Methodology (click to open)

On the one hand in-situ measurements combining thermal efficiency analysis with photogrammetry and ray tracing methods will be carried out in order to fully characterize the optical and thermal behavior of the collector. On the other hand an extensive simulation program will be conducted, to obtain the integrated energy yield of different collector designs, under different climatic, geographic and working conditions. The output of that simulation program will be used to establish simple comparison procedures based on the energy output of the different designs. The model can be extended to compare not only the collector technologies but also complete systems. The used methodologies will include numerical simulations, script programming in Python / numpy, statistical analysis and data fitting.

Numerical Tools:

•    OTSun (In-house ray tracing software)
•    VariCAD CAD editor
•    Python 2.7.6
•    Meteonorm (Weather data base)

Working plan and current status (click to open)

Achieved milestones:

The main objective of the thesis is to develop a simulation program whose final output will be an intuitive graphical representation of the solar collector´s energy output. During the development of the program there are a couple of mathematical models whose generality regarding different collector designs need to be tested. Most of these models proved to be accurate in their respective fields (the low temperature sector or high temperature sector), but might not be applicable to adapted medium temperature designs.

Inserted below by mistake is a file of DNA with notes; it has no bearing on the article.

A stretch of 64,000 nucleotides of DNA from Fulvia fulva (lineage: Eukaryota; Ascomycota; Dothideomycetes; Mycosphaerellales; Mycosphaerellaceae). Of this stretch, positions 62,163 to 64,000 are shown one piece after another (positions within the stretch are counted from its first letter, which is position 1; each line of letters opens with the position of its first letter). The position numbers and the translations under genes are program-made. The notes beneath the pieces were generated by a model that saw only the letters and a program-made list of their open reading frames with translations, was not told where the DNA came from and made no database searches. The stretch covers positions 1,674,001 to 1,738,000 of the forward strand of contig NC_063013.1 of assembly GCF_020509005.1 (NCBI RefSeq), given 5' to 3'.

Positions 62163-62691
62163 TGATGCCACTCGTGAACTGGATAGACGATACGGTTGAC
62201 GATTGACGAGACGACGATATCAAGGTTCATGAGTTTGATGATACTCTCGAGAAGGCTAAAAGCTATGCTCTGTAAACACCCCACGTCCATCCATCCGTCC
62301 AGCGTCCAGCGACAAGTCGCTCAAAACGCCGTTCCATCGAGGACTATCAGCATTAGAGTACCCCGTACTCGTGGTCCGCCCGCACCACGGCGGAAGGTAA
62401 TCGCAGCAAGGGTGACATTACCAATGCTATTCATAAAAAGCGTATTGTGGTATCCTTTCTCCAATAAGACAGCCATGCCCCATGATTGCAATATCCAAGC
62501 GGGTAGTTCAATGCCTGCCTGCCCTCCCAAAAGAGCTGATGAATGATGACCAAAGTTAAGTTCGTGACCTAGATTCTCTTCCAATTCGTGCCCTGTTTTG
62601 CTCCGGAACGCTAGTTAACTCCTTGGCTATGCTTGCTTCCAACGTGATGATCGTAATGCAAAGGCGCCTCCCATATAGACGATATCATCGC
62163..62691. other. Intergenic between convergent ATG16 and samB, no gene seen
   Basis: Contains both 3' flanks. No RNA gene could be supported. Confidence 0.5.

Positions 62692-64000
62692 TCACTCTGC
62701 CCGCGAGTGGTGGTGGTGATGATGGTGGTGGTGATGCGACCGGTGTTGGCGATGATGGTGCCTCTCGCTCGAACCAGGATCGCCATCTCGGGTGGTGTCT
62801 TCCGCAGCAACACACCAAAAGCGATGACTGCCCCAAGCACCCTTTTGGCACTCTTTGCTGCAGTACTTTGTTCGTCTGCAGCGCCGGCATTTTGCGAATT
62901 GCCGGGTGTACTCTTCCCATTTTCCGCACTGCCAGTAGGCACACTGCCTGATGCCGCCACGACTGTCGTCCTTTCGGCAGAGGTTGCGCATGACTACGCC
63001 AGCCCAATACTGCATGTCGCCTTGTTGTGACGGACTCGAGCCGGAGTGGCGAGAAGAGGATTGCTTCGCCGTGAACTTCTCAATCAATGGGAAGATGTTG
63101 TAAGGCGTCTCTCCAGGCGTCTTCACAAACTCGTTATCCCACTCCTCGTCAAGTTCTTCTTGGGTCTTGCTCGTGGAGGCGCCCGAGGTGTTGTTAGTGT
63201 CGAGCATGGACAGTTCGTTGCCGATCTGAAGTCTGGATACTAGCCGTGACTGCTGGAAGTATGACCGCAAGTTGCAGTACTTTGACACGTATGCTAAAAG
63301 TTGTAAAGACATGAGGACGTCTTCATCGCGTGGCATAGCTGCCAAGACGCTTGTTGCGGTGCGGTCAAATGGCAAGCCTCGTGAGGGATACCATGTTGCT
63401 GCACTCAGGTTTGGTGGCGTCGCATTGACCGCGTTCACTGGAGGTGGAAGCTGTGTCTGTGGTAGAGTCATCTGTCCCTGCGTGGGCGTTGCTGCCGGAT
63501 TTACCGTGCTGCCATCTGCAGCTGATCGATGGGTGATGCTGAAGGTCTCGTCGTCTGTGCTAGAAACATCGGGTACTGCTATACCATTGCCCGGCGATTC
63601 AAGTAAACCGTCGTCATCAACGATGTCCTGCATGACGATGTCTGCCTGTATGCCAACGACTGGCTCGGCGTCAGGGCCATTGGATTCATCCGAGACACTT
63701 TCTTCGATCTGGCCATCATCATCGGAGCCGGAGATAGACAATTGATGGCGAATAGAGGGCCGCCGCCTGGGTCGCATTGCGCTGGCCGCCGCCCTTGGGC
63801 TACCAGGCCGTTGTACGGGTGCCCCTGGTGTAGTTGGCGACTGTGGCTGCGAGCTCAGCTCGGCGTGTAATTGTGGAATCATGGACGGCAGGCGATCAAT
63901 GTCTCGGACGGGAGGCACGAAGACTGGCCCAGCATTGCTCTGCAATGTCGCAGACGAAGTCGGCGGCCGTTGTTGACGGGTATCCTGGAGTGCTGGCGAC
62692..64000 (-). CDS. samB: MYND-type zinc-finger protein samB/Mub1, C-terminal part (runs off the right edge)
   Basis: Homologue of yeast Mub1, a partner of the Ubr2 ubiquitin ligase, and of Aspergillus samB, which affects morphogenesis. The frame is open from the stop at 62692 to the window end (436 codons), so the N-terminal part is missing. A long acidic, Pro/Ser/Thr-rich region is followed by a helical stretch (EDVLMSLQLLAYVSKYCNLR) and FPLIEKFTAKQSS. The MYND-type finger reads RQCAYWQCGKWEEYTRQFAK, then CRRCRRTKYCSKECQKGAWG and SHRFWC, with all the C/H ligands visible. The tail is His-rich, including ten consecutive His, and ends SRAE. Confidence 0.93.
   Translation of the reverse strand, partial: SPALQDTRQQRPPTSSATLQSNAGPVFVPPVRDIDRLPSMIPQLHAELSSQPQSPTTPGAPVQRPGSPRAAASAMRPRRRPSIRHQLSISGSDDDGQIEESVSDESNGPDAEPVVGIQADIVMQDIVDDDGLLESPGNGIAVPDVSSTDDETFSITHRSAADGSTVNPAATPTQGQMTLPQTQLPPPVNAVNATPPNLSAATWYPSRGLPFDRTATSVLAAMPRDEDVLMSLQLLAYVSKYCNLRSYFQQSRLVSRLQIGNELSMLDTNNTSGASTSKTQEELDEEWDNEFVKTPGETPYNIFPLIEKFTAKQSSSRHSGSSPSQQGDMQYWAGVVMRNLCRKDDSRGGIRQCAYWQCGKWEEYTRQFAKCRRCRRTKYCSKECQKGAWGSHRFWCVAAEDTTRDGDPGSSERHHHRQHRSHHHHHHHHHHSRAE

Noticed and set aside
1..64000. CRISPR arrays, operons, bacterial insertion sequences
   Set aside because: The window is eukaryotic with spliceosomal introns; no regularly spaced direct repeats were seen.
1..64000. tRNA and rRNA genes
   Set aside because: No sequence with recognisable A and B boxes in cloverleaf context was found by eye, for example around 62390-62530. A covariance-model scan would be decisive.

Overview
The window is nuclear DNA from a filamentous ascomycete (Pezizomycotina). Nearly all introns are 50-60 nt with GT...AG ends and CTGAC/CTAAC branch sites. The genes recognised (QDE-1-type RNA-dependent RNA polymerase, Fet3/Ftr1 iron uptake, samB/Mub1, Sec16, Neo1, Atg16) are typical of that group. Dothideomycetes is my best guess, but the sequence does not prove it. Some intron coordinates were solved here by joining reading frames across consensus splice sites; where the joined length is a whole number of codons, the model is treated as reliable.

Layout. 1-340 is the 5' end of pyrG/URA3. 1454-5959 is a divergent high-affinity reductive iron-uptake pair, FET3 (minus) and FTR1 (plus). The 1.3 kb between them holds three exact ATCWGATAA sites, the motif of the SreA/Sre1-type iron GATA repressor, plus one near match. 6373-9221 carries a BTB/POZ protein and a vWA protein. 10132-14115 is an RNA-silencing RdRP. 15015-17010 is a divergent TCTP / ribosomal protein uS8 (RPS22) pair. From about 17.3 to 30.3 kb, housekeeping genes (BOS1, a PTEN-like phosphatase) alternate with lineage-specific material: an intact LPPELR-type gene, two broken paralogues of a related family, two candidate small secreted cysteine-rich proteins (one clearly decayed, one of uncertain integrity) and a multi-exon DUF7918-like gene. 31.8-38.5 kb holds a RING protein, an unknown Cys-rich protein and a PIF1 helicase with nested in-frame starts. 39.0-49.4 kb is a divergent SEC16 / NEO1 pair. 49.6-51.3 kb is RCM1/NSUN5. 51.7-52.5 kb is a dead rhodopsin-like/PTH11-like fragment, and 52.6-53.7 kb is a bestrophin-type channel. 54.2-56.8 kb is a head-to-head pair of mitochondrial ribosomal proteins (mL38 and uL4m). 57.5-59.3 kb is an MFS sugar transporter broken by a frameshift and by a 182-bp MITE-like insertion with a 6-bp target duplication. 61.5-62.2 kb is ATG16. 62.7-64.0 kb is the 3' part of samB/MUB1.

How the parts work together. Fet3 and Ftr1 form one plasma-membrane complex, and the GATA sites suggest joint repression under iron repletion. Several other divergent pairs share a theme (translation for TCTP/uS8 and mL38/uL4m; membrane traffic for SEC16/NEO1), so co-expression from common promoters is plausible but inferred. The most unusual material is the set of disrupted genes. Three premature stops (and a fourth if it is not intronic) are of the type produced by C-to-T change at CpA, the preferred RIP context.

1.    Factorization Approximation for Biaxial Incidence Angle Modifiers (IAM):

As the geometry becomes complex, collectors show also more a complex response to radiation of different angles of incidence. To derive missing IAM values for specific angles of incidence from a limited set of experimental test points, the factorization approach suggested by McIntire was applied. During the years adaptations of the original approach were suggested, which led to different interpretations of how the factorization should be carried out. Since very little was known about the actual impact of different definitions on the error of estimation, it was found to be necessary to carry out a more extensive study with the aim of establishing a cross-technological consensus of which definition to use. The study was published in (Hertel et al., 2015b). A related study was conducted to analyse the thermal dependency of the IAM factorization error. It is currently under revision in (Hertel et al., 2015a).